I’m not really sure why I wouldn’t associate with feminism. Perhaps it’s the embarrassing mess of what it has become. Or maybe I’m of the housewife feminist brand, the feminist that believes a woman can and should do whatever makes them happy. And be empowered at the same time. And embrace silent fortitude, demureness, ladylike modesty. And look bold and beautiful however they want. And then not care how they look at all. Confusing messages. I don’t know. In any case, I’ve been thinking about these things a lot — what it means to be a woman, what it means to be a godly woman, what it means to be a godly woman who is the companion and helper of her husband, what it means to be devoted to your First Love and how that translates into all sorts of relationships. The latter of which I find to be really hard for women because of a fundamental yearning to be loved and desired.

Society has taught women to build tall structures that reach the heavens and iconically shout “I AM WOMAN! I will not be vulnerable. I will not be weak or be weakened.” Our generation’s culture has taught us to keep our act tight. It’s tough navigating through womanhood because I find myself comparing my womanliness and wifeliness to people around me. I think third-wave feminism, a strain that emphasizes empowerment and embraces female-ness, makes me feel as if I need to be in control and have my sh*t together.

Like with cooking. Our culture has taught me that cooking is fun and cute when you’re posting pictures of the labor-intensive meal you just made on a Friday night. Snap a pic with the Camera+ App, in Hipster mode, on a clean counter, and tagged with my husband. Shubbups. On Monday evening after a long, long day at work, though, no one told me that I’d just want to eat a piece of cheese and pick at crackers out of a box. No one told me I’d be giving my husband a look of guilt/pity/anger/apology/frustration, and then convince him that the both of us should be dieting anyway. He’ll offer to cook or get takeout, and while that sounds good, something inside will nag at me just a little. I want to live up to this idea of the perfect wife and woman. But I’ll also want to throw my hands in the air and just go “uggggghhhhhhhh,” and then finish my paper, respond to emails, talk to friends, eat my cheese and crackers, paint my nails, google The Muppets on YouTube, and go to bed. And I don’t want to feel bad about it.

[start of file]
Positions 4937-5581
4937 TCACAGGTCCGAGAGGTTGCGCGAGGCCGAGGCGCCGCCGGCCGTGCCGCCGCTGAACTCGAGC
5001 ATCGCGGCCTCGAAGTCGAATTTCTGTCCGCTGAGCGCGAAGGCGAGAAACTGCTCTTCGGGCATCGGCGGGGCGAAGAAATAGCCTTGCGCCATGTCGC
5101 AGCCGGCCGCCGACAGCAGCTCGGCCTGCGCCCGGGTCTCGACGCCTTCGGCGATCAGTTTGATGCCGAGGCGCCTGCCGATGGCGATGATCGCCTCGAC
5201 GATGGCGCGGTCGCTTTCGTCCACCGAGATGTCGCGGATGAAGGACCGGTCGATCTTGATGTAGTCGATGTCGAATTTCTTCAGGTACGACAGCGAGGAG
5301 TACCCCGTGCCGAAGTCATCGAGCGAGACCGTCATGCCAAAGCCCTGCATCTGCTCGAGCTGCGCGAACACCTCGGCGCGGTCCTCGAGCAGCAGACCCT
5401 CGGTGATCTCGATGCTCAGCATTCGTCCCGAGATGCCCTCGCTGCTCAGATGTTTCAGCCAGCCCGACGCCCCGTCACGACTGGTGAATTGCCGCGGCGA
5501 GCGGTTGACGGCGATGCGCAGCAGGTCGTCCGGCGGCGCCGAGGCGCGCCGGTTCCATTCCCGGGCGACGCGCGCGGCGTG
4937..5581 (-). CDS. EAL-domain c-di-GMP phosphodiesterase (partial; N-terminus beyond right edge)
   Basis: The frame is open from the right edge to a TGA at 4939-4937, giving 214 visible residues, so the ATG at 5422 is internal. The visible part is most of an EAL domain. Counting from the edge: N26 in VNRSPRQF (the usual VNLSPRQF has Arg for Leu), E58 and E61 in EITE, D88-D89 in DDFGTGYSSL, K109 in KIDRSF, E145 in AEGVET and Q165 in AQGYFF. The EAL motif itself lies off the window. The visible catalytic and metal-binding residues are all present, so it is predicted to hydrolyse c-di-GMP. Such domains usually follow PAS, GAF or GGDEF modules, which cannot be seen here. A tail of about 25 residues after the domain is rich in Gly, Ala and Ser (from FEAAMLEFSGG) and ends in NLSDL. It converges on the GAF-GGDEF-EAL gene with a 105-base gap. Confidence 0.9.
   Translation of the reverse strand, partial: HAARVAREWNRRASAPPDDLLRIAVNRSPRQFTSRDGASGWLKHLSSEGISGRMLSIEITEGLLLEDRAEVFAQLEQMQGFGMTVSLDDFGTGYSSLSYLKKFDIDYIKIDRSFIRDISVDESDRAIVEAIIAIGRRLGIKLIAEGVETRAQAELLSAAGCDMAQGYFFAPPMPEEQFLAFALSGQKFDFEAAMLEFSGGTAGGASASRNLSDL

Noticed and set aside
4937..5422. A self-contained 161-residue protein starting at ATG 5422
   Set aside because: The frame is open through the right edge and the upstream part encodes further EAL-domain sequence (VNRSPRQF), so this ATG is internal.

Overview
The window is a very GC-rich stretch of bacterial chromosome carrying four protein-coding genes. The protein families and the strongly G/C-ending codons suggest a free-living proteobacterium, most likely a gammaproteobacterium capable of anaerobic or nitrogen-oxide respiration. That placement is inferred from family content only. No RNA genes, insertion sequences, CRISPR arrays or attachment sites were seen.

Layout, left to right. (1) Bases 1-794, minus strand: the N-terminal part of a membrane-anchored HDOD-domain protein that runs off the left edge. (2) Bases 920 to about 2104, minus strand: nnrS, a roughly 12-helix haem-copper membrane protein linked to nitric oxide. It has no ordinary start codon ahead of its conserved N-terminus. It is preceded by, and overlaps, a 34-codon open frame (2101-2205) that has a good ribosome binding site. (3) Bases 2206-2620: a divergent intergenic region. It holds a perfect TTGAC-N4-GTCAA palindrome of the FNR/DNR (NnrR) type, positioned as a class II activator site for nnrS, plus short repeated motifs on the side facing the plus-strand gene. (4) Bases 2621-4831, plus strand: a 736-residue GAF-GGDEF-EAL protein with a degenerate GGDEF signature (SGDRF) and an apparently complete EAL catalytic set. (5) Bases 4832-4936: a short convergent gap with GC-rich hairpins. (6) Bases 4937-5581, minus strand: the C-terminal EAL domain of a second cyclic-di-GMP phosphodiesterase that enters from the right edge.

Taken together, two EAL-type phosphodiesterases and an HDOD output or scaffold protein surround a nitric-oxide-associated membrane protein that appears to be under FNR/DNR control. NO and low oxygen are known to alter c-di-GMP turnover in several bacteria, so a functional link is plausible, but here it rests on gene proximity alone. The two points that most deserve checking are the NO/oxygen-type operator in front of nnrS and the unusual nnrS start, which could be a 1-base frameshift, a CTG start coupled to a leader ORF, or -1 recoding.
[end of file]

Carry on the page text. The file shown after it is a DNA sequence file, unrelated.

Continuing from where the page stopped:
Somewhere in there, I’ve started to emphasize empowerment and not putting the other person, no matter who it may be, higher than myself. I’ve started to focus on personal satisfaction and not on serving for the joy of serving. And while these traits and qualities are not mutually exclusive — empowerment in being able to put someone else higher than yourself, personal satisfaction in serving — they are messy when it becomes all about me.

Women carry the unique position of being helpers, having the intrinsic nature of wanting to serve and support. I think it’s just been stifled. That’s the kind of feminism I hope to explore this year. Glamour took all the honor out of humility. Bring it back in style.


And now a look into my everyday: I started this fitness class that has been pretty awesome. A) I know it’s working because my appetite and metabolism are like those of a hyena. B) I’m walking on my toes with my knees slightly bent like T.Rex because my calves are killing me. I feel silly. But when I’m out and about, I somehow attain enough adrenaline to counteract the pain and stand upright. Score.